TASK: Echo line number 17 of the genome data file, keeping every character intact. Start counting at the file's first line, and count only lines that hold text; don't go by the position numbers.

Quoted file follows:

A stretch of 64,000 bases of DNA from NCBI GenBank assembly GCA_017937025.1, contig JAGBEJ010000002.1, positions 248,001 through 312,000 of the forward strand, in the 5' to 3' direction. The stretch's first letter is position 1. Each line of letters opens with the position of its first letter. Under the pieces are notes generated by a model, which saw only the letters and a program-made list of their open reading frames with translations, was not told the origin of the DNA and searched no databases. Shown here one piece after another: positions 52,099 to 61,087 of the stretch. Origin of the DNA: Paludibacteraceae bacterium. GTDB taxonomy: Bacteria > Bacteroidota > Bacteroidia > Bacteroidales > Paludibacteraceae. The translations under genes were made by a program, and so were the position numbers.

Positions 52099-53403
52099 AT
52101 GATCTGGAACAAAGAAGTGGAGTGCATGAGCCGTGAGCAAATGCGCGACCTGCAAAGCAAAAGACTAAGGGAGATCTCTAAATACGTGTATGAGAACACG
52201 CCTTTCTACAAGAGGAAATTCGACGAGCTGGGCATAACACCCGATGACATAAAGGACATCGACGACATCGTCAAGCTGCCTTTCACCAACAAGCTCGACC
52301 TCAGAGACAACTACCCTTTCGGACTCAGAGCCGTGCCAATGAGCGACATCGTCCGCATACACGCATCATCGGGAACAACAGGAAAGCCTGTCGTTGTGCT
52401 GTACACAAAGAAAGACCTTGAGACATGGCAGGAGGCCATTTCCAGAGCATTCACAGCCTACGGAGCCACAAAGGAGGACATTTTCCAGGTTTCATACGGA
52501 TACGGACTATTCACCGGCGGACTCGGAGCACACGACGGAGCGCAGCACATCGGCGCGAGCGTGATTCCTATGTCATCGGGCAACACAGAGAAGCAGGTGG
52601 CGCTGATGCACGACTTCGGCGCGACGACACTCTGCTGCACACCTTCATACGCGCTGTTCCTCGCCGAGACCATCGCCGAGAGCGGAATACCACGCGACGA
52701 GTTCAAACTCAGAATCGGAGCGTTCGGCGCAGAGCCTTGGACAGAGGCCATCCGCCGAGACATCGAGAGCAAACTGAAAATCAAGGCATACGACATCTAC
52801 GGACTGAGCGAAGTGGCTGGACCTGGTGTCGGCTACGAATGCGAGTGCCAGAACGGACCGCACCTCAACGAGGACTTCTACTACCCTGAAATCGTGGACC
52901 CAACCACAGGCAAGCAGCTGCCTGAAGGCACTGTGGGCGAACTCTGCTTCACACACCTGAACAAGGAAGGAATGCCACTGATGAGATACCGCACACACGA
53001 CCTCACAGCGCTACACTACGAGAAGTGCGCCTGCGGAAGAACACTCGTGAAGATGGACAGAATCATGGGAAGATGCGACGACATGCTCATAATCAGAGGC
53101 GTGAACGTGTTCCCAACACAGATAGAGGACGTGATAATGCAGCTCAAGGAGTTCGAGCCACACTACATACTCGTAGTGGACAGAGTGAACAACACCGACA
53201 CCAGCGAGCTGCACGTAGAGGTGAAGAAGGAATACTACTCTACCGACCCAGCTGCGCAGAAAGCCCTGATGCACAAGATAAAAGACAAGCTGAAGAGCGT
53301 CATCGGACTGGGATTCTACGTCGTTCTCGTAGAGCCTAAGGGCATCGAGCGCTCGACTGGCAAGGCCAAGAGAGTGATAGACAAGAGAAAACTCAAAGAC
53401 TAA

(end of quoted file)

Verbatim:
53401 TAA